Wednesday, October 06, 2004


Preface: I picked the Astros in this series, but it doesn't make me any less of a Braves fan or not hope they will do well. Today's game, currently in the 4th inning as I write, is going in typical Braves postseason fashion.

What do I mean by typical? How about, a good start that should have gone better--the Braves had men in scoring position in both the 1st, 2nd, and 3rd innings (bases loaded) and what did they cash in? 1 stinking run. The Astros get a home run from BRAD AUSMUS (Season: 5 HR...he just hit 20% of his regular season total in the 3rd). Then, with two outs, consecutive hits by Beltran and Bagwell give the Astros a 2-1 lead, then Jaret Wright throws a nice, easy pitch to Lance Berkman and before you know it, it's 4-1.

What do I mean by typical...part 2? Going back to the runners in scoring position. I remember the 2000 NLDS with the Cardinals. The big story with that Game 1 was how Rick Ankiel threw 5 wild pitches in one inning. You know what I got out of that game? The Cardinals still killed the Braves in that game. It wasn't even close. Ankiel could have thrown about 10 more wild pitches and it would not have gotten the Braves closer. You know why? They can't cash in. Ever. In the storied run since 1991, I can recall, out of 122 postseason games, the Braves coming back once. It was in the 1992 NLCS versus the Pirates, the Francisco Cabrera single that scored two runs in the bottom of the ninth, including the chugging Sid Bream, in Game 7, that won the NLCS and sent the Braves to the World Series. Roger Clemens has walked FIVE BATTERS in 3 innings, and the Braves continue to be futile with guys who can get a hit.

Also, it seems like every team's defense becomes unconscious when they play the Braves. Whether it's Kirby Puckett stealing a HR from Terry Pendleton, Paul O'Neill catching a ball over his shoulder and off-balance, or today, Craig Biggio doing the same thing--it's absolutely maddening, guys. I have no idea how I haven't pulled every hair out of my head watching Braves postseason.

When they get down, they are down. When they get up, the other team pulls six runs out of their magic hat (1996 World Series, Game 4, Yankees, down 6-0, come back to win). You have no idea what this feels like and does to your psyche. The Braves have invented a curse of their own, and their hardships eclipse the Cubs and Red Sox for postseason frustration--not the number of World Series wins, which the Atlanta Braves can claim an entire one title over those two clubs in the past 86 years (two if you want to include the Milwaukee franchise), but for finding ways to lose. We can talk about Buckner or Aaron Boone, the goat or Babe Ruth, even Leon Durham, but I've got Kirby Puckett, Ed Sprague, Mark Wohlers and Jim Leyritz, Lonnie Smith and Chuck Knoblauch, and countless other guys who can claim to be heroes or goats in the face of this Atlanta team.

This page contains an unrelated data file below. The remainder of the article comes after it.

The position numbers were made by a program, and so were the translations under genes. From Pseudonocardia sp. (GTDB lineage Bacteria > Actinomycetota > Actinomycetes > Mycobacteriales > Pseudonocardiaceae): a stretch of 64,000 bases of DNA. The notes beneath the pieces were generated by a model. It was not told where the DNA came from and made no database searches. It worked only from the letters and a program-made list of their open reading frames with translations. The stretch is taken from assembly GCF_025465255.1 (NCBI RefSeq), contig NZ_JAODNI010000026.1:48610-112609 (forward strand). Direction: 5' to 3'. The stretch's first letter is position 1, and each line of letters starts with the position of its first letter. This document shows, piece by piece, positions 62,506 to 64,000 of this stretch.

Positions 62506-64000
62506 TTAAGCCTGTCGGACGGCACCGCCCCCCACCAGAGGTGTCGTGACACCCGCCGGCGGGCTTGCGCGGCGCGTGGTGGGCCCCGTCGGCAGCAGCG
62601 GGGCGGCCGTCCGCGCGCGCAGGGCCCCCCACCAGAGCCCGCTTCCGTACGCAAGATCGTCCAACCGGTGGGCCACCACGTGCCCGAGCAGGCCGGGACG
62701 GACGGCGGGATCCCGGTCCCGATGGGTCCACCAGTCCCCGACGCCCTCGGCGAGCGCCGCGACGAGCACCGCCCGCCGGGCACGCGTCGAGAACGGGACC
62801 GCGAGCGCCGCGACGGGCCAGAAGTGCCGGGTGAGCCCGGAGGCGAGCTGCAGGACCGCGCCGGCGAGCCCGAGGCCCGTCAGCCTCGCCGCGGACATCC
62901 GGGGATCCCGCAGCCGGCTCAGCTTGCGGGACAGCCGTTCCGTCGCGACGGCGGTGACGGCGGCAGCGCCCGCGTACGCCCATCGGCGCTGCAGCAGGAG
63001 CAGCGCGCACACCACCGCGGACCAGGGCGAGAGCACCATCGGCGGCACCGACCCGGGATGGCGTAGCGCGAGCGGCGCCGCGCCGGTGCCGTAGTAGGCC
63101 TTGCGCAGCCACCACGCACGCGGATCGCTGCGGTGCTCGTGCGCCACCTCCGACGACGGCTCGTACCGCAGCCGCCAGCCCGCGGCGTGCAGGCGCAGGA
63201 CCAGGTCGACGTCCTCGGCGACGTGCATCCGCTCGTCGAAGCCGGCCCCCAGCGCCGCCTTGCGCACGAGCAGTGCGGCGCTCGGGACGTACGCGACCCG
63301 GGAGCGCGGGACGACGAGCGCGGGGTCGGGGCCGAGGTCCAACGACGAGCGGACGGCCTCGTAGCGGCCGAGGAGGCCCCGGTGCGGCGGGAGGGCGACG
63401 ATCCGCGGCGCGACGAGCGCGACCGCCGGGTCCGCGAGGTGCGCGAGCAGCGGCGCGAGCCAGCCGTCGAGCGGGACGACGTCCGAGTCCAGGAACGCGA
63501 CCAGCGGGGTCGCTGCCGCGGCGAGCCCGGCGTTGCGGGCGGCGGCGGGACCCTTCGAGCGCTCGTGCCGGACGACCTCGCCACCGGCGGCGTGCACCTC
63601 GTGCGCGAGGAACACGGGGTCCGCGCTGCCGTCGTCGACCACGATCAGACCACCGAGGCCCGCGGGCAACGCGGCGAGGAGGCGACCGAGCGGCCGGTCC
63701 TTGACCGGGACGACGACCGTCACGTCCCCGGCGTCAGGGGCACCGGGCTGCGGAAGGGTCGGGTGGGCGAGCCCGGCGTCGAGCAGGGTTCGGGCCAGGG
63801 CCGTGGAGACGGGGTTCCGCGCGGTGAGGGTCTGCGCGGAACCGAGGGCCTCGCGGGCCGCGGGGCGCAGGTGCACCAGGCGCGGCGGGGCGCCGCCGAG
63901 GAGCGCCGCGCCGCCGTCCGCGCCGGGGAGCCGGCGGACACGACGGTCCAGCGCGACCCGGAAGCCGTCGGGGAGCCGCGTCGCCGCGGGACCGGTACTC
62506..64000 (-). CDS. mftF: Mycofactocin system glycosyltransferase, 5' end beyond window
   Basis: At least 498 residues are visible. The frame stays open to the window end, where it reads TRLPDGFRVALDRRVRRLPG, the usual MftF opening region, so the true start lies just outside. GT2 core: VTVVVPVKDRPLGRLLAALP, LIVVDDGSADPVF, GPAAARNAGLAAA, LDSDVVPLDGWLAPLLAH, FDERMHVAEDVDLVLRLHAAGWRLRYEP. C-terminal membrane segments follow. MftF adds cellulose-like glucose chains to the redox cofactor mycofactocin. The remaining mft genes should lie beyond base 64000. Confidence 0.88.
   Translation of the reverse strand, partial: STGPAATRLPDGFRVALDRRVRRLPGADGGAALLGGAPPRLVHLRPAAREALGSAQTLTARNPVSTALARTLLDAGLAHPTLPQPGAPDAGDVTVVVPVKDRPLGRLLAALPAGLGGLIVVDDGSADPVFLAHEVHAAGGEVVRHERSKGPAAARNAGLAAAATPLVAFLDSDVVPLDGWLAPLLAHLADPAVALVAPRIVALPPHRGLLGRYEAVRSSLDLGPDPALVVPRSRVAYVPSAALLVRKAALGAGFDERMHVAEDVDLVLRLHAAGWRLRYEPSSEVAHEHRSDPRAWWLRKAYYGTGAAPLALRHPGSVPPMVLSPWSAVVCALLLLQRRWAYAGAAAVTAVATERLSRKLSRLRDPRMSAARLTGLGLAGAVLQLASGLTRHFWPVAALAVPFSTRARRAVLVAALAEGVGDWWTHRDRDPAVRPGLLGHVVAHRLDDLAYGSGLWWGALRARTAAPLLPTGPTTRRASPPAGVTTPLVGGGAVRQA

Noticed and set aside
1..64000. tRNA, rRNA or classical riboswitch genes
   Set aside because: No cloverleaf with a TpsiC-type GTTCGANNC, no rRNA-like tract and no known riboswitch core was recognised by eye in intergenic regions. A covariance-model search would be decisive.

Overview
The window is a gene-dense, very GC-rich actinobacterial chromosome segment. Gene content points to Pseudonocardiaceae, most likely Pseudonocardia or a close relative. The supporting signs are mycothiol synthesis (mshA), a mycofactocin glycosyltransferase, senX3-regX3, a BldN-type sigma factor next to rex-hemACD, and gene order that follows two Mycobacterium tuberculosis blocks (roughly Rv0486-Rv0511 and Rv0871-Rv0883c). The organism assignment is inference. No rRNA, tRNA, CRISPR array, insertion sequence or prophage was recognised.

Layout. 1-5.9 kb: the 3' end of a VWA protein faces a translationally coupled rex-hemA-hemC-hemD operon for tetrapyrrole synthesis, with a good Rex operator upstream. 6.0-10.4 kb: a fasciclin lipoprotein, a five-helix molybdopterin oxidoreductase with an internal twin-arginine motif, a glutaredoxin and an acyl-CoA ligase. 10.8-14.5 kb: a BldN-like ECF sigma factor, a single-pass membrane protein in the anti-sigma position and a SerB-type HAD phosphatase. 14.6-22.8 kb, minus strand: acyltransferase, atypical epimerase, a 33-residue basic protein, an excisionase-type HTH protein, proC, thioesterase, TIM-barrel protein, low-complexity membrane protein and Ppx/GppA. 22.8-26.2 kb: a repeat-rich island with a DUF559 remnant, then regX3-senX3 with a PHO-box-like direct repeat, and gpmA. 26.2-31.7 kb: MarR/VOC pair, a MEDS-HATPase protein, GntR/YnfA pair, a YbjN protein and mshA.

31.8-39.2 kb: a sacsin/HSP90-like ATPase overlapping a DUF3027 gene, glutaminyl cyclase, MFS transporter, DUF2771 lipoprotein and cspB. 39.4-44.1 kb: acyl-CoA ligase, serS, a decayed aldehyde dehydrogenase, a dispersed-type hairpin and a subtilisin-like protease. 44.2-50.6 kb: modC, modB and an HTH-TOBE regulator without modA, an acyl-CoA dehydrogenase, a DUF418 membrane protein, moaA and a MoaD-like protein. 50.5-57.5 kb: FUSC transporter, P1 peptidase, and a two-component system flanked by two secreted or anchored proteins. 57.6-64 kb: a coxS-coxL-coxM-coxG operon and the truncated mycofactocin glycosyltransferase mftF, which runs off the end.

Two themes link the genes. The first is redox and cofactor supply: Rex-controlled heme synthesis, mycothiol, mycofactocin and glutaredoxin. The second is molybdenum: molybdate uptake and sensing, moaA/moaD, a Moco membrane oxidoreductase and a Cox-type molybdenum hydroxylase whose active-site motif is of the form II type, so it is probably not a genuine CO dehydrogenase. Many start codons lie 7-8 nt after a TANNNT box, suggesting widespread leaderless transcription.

I think I believe what Mike believes in that a curse doesn't exist, but the fact that people who believe in a curse or believe in failure doom a franchise. In other words, when Moises Alou misses the foul ball that the infamous Steve Bartman interferes with, the Cubs shouldn't be down after a play like that--but suddenly their fans, and I think the team, got down, even though they were ahead in the game and in control of the series. Suddenly, a play like that infests doubt, instills confidence in the other team. Bad things happen.

By the way, Clemens just walked a sixth man. Then there was a single. Then there was nothing. 4 innings, still 4-1. 14 years, still watching, still disbelieving.


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